Sunday, June 15, 2008

Newspaper article with commentary

Larger Than Local (re: Harbor Shores)
Herald Palladium, May 23, by Kevin Allen

excerpts & commentary:

"There are issues that are sort of universal in nature, about the battle over where we draw the line of what is appropriate economic development," said Hugh McDiarmid, spokesman for the Mich. Environmental Council. McDiarmid said the Nat'l. Park Service would set a dangerous precedent if it allows Harbor Shores to lease 22 acres of the 73-acre park, which was given to Benton Harbor as a gift in 1917.

"From our standpoint, the visibility [publicity] is important, that it be seen as something larger than just a local issue," McDiarmid said. "Some of the principles involved transcend the immediate issues that are of concern to people in Benton Harbor and Berrien County." [Berrien County "players" & developers would disagree with McDiarmid, much preferring to operate in isolation, doing things the "Berrien Way" as they have for decades. Secret meetings without documentation, etc.]

Carol Drake, vice president of Friends of Jean Klock Park: "This is a huge controversy and is precedent-setting, and I'm not surprised at all that people from all over are watching this," she said. "It is more than just a local story."

Drake said the organization's Web site receives a sharp increase in traffic after a newspaper article appears in another market. "We get e-mails from people all over who say how important it is to not let this park be used for these purposes," she said. "A lot of people are paying attention to this."

Cindy Arch, who works in Novi as exec. director of Defense of Place: "Vulnerable places are going to be the first ones to go down." [to corporate land destruction]

Jeff Noel, a Harbor Shores trustee and Whirlpool's vice president for communications and public affairs, said the media attention suggests that Harbor Shores developers are creating a good product. [PRODUCT? humanitarian and ecological disaster as "product?" Read: Whirlpool propaganda. It sounds like Jeff "the Gangsta" - Whirlpool's nickname for him - may not have read the various media reports referred to here if he thinks thinks they're "good."]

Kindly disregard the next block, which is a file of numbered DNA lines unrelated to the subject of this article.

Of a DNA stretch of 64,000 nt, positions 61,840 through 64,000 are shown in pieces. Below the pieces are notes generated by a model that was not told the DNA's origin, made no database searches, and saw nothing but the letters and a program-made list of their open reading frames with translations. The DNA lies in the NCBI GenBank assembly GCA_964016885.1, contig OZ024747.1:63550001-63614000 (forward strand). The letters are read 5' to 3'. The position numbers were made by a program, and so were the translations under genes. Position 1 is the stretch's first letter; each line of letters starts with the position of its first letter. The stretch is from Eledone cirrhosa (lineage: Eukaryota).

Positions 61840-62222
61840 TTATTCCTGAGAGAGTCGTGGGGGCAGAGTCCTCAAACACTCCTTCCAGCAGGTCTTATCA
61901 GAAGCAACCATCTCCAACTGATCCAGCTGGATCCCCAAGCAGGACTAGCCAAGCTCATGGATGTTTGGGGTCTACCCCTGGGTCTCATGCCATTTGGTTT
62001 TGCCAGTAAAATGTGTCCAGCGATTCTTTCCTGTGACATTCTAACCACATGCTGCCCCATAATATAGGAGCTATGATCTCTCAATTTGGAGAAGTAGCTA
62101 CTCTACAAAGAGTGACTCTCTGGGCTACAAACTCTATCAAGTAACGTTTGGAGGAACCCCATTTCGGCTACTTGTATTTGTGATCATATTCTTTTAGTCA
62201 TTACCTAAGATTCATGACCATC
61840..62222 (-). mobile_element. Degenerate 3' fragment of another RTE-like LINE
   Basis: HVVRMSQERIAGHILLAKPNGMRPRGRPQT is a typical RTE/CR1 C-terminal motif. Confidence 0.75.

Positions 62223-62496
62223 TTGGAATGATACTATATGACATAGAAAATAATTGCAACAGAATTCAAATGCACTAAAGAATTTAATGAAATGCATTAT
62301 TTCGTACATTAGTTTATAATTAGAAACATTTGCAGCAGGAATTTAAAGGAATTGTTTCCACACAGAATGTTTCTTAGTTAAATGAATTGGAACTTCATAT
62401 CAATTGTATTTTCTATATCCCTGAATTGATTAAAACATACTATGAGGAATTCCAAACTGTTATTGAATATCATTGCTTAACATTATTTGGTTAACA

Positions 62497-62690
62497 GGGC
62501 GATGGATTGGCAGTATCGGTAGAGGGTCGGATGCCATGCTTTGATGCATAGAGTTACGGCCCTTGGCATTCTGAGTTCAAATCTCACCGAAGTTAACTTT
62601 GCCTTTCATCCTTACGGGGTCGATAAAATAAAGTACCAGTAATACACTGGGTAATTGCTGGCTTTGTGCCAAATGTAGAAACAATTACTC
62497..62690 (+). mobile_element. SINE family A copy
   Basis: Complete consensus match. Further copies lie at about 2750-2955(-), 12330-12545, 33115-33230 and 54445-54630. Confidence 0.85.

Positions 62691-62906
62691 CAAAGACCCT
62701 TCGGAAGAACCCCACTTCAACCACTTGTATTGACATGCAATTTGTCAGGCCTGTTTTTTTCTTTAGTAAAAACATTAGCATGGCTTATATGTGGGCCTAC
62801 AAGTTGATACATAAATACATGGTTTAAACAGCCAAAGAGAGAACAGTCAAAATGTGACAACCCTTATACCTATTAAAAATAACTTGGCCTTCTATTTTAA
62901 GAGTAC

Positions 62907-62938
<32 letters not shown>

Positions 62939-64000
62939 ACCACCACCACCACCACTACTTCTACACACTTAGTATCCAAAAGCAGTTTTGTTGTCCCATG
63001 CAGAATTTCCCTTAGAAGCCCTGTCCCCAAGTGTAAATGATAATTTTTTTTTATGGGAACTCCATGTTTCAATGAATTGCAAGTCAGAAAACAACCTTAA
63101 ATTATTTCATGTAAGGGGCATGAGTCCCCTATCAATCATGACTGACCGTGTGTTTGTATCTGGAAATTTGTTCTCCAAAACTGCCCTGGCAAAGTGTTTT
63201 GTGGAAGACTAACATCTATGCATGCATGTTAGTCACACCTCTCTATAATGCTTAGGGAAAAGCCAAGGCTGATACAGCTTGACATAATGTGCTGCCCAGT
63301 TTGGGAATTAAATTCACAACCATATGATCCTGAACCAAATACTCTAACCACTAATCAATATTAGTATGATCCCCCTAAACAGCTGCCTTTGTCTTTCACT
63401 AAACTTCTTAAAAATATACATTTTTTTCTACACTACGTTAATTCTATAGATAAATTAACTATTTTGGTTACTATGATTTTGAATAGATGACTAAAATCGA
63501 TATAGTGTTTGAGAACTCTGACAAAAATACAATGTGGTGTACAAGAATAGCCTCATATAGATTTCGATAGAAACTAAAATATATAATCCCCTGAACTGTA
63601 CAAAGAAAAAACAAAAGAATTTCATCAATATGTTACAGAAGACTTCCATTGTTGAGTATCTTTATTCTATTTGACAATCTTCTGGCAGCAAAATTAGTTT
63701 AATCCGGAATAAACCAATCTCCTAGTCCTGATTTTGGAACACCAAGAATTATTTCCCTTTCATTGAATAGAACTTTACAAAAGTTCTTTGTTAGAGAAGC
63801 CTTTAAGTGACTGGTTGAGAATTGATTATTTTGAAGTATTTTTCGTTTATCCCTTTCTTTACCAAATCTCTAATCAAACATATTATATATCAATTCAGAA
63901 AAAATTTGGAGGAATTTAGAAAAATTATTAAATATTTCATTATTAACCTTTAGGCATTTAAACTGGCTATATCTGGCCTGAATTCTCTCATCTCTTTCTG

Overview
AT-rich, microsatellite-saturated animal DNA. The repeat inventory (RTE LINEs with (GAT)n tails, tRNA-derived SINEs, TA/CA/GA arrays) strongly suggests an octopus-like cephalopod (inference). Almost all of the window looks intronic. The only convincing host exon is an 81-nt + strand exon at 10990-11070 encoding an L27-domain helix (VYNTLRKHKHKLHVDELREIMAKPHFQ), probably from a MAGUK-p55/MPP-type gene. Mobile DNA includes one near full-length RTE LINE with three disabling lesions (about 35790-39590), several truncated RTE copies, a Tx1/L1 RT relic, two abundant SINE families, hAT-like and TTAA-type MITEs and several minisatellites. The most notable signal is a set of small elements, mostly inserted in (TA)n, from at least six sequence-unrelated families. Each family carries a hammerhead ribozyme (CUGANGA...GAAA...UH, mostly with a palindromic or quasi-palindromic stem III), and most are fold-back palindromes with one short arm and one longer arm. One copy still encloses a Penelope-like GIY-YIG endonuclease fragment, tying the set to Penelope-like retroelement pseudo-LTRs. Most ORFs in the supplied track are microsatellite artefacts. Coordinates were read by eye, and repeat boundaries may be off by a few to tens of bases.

"It also sends a message that the not-for-profit organizations developing Harbor Shores are on to something," he said. [What they are "on to" is how to provide cover for the mother ship Whirlpool, in it's mega-greed theft & destruction of land which is deeded to Benton Harbor for eternity. Those non-profits like Cornerstone are sucking all kinds of funds right out from under Benton Harbor. Whirlpool's ethical founders, Louis, Frederick, and Emory Upton are turning in their graves.]

Jeff Noel said the Twin Cities' struggles with the economy and race relations reverberate around the nation. [There's no question about that. People, especially people of color, are on the edge of their seats to see how the next grand land theft and population displacement will go down.]

"I'm a big believer that when an issue is as complicated as this one, that if the reporters take the time to write about it, it helps people make informed decisions," Noel said. [Sure, Jeff.
This issue is as complicated as any Hollywood heist movie. Just one big robbery. And, like in the movies, the bad guys could care less about the human and environmental ramifications. You told Uof M Business School that to prevent anyone from getting in your way, you give them some washing machines. We know you'll stop at nothing, Jeff "the gangsta".]